Politics is nothing but medicine at a larger scale: reflections on public health’s biggest idea

@article{Mackenbach2008PoliticsIN,
  title={Politics is nothing but medicine at a larger scale: reflections on public health’s biggest idea},
  author={Johan P. Mackenbach},
  journal={Journal of Epidemiology \& Community Health},
  year={2008},
  volume={63},
  pages={181 - 184}
}
  • J. Mackenbach
  • Published 3 December 2008
  • Sociology, Medicine
  • Journal of Epidemiology & Community Health
This article retraces the historical origins and contemporary resonances of Rudolf Virchow’s famous statement “Medicine is a social science, and politics nothing but medicine at a larger scale”. Virchow was convinced that social inequality was a root cause of ill-health, and that medicine therefore had to be a social science. Because of their intimate knowledge of the problems of society, doctors, according to Virchow, also were better statesmen. Although Virchow’s analogies between biology and… Expand
Rudolf Virchow, poverty and global health: from “politics as medicine on a grand scale” to “health in all policies”
  • K. Lange
  • Political Science
  • Global Health Journal
  • 2021
Abstract The German pathologist and politician Rudolf Virchow proposed the concept of sociomedical causation, emphasising the role of social and environmental factors in the aetiology and preventionExpand
Is epidemiology nothing but politics at a different level?
  • A. Morabia
  • Medicine
  • Journal of Epidemiology & Community Health
  • 2009
TLDR
Rudolf Virchow (1821–1902), the German cellular pathologist whose contribution to public health Mackenbach discusses in this issue of the Journal of Epidemiology and Community Health, is a paradoxical figure that was in agreement with some of the greatest public health figures of his time. Expand
Paul Farmer: Structural Violence and the Embodiment of Inequality
Paul Farmer is one of the most influential advocates for health equity in the world today. His analyses — rooted in both social science and medicine, owing to his training in anthropology andExpand
Comics and revolution as global public health intervention: The Case of Lissa.
In this article, we discuss the inextricable entanglement of public health and political revolution, and why comics is a particularly amenable medium to explore how different people come to termsExpand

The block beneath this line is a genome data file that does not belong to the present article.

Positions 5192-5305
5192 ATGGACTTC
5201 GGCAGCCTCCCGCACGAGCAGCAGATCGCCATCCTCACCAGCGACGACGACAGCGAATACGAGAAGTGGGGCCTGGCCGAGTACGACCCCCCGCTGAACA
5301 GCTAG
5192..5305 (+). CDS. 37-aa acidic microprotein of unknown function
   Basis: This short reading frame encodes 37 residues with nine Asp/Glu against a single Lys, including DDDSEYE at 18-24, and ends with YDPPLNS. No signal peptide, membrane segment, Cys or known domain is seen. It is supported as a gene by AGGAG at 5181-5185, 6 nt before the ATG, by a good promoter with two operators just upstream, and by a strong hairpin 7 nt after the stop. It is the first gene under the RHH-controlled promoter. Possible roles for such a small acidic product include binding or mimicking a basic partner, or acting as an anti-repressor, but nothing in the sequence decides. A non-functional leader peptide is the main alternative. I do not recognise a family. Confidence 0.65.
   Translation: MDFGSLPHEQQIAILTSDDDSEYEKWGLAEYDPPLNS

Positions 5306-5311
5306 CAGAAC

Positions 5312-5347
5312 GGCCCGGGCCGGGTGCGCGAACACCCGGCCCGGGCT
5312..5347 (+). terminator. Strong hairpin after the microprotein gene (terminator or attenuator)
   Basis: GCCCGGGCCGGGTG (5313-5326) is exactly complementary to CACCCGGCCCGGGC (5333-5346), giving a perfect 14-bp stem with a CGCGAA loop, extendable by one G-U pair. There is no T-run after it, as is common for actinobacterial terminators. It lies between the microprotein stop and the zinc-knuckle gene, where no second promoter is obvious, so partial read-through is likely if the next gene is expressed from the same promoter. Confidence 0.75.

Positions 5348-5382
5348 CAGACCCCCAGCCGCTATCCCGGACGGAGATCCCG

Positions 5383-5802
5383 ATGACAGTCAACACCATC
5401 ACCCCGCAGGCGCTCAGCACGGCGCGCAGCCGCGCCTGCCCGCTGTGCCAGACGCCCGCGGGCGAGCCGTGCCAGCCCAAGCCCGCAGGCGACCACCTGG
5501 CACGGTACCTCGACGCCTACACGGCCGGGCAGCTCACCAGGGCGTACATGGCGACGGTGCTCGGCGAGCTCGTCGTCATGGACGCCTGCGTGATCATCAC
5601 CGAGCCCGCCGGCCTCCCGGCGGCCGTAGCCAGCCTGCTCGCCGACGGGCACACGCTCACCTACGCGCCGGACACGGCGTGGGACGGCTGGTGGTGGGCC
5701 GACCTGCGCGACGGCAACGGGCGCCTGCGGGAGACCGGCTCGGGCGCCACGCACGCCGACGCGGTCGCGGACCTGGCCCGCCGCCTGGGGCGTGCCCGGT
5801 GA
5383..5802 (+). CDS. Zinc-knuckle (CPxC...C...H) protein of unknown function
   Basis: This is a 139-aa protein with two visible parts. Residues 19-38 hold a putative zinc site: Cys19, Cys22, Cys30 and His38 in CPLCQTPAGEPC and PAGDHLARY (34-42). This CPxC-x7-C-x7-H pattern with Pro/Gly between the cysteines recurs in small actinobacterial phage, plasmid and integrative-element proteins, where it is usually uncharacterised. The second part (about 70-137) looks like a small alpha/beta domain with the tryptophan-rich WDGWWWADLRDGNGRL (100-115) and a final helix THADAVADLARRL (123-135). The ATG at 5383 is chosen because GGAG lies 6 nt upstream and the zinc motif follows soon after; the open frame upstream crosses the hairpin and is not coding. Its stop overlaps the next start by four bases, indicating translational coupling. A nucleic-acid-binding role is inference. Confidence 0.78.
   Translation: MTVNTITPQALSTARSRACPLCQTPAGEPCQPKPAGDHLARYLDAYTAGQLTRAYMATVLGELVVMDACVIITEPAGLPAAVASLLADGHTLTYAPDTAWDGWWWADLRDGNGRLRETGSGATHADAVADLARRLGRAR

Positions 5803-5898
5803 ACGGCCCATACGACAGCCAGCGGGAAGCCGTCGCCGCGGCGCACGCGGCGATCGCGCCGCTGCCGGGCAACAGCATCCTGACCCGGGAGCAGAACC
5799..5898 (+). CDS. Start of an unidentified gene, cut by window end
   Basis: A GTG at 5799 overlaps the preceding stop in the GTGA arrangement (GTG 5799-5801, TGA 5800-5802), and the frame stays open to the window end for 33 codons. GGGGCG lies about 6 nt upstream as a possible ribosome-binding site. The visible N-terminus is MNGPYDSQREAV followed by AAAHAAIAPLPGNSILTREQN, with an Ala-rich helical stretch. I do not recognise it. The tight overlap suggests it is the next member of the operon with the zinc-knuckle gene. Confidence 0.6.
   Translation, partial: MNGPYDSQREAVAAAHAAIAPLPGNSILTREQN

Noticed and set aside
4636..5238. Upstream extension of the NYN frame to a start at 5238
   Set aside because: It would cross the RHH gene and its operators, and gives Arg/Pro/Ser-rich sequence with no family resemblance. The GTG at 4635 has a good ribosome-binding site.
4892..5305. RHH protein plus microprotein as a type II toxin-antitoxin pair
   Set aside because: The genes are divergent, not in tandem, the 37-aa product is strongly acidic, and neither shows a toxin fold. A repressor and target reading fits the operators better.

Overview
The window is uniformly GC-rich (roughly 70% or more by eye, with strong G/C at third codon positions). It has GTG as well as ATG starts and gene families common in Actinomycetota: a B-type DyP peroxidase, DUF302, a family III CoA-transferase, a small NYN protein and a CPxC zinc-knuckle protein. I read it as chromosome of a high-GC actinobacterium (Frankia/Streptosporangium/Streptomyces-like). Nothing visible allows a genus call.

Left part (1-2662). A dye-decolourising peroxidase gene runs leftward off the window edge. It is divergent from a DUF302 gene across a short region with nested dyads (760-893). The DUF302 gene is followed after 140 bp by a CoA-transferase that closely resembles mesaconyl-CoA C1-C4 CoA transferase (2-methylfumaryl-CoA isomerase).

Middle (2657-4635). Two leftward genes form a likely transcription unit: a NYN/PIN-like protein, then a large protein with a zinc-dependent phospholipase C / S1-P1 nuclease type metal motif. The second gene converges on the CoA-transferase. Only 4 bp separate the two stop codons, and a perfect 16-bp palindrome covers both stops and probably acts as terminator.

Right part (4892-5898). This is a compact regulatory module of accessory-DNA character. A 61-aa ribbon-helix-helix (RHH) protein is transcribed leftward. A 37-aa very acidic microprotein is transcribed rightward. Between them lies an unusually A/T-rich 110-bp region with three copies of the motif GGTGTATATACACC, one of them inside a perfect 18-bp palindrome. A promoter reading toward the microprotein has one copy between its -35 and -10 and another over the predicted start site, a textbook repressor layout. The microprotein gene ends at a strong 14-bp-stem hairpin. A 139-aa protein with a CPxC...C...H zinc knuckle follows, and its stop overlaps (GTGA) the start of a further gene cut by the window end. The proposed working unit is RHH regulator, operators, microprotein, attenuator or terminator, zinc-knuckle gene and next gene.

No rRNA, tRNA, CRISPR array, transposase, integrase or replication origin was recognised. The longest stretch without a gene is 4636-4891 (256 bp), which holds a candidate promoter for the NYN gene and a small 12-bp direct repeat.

Medicine and politics: How to negotiate the minefield?
  • A. Banerjee
  • Political Science
  • Medical Journal of Dr. D.Y. Patil Vidyapeeth
  • 2019
The principal purpose of medical journals such as Lancet and BMJ is to disseminate medical information. However, because of the association between medicine and politics, there may be instances whenExpand
On Death and Money: History, Facts, and Explanations.
TLDR
The relationship between income level and life expectancy is reported, which is already known that individuals with higher incomes can expect to live longer than those with lower incomes and that the relationship is not simply between rich and poor, but is graded by income, hence a gradient. Expand
Repression, famines, and wars: major impacts of politics on population health.
TLDR
It is concluded that the political history of Europe “ has left deep traces” in the LEB records of its nations, and that there is no evidence that the formation of the European Union had a converging effect on LEB of its member states. Expand
Studying Public Health Law: Principles, Politics, and Populations as Patients
Public health law is firmly establishing itself as a crucial area of scholarly inquiry. Its vital importance has been sharply underscored following the outbreak of COVID-19, in response to which weExpand
Pragmatism, Structural Reform and the Politics of Inequality in Global Public Health